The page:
Add to this, that in the early stages of the heartworm in cats, the antibodies take time to develop, hence a negative test.

Currently, the diagnostic of HARD requires a combination of clinical signs and antigen testing; in case the test comes negative the resort would be antibody testing and chest imaging (X-rays and ultrasound of the heart).

Is there a possibility to cure heartworm in cats?

This treatment, in general, leads to killing off adult worms in cats, and due to the high risks resulting from that, it’s highly disapproved. The clinical signs of HARD are mostly due to the overactive immune reaction, immune restrainer such as cortisone may be prescribed to relieve the symptoms and the adult heartworms in cats are left to end with natural death.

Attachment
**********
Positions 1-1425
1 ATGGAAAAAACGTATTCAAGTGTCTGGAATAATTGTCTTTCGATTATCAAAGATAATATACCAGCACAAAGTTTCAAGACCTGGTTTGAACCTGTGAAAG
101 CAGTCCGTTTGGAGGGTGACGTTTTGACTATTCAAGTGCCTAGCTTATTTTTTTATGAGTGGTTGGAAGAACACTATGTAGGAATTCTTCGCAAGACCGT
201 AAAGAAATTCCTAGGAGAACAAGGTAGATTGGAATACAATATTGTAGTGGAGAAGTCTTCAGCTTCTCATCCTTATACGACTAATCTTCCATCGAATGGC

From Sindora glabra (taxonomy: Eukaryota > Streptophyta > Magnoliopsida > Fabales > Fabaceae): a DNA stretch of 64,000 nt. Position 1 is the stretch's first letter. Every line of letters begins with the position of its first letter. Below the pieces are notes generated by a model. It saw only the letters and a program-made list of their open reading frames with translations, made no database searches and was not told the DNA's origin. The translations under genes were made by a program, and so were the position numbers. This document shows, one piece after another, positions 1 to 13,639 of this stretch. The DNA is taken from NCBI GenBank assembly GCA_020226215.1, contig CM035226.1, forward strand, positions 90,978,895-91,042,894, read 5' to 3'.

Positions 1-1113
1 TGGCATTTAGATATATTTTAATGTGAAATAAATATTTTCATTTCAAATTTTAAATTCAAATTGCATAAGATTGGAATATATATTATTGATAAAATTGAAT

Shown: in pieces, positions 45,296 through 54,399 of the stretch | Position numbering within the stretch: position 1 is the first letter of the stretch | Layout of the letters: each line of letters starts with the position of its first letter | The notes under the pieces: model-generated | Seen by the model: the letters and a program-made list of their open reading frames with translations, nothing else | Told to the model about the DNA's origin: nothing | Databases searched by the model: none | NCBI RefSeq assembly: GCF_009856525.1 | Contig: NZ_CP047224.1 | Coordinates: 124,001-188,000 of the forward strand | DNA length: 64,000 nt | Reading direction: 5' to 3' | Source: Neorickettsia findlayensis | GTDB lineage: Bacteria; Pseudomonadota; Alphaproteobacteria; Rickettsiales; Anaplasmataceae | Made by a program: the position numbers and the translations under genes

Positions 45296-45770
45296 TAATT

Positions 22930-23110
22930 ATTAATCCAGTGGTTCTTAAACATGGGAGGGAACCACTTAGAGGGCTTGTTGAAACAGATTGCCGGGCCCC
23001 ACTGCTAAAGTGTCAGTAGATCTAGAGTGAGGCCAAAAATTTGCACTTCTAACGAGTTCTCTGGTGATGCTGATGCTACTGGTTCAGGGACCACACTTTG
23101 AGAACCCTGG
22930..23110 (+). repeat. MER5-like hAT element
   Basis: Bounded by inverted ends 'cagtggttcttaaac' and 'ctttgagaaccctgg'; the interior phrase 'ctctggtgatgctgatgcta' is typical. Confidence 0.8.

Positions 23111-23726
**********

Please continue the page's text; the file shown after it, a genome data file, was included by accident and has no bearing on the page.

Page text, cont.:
We can monitor lung disease by chest X-rays almost every 6 months depending on the atrocity of symptoms.
However do not fear, it’s not impossible to prevent heartworm in cats!

Heartworm in cats prevention includes secure and efficient preventative treatments, which are extremely available to kill larvae on infection. They should be given to all cats during their entire lives.

Do indoor cats get heartworms?

Even though the risk of having the heartworm in cats could be minor in indoor cats they can certainly still be contaminated since all it takes is one random mosquito bite. So it’s preferable not to risk and make sure your cat gets all the preventive treatments.

Add Comment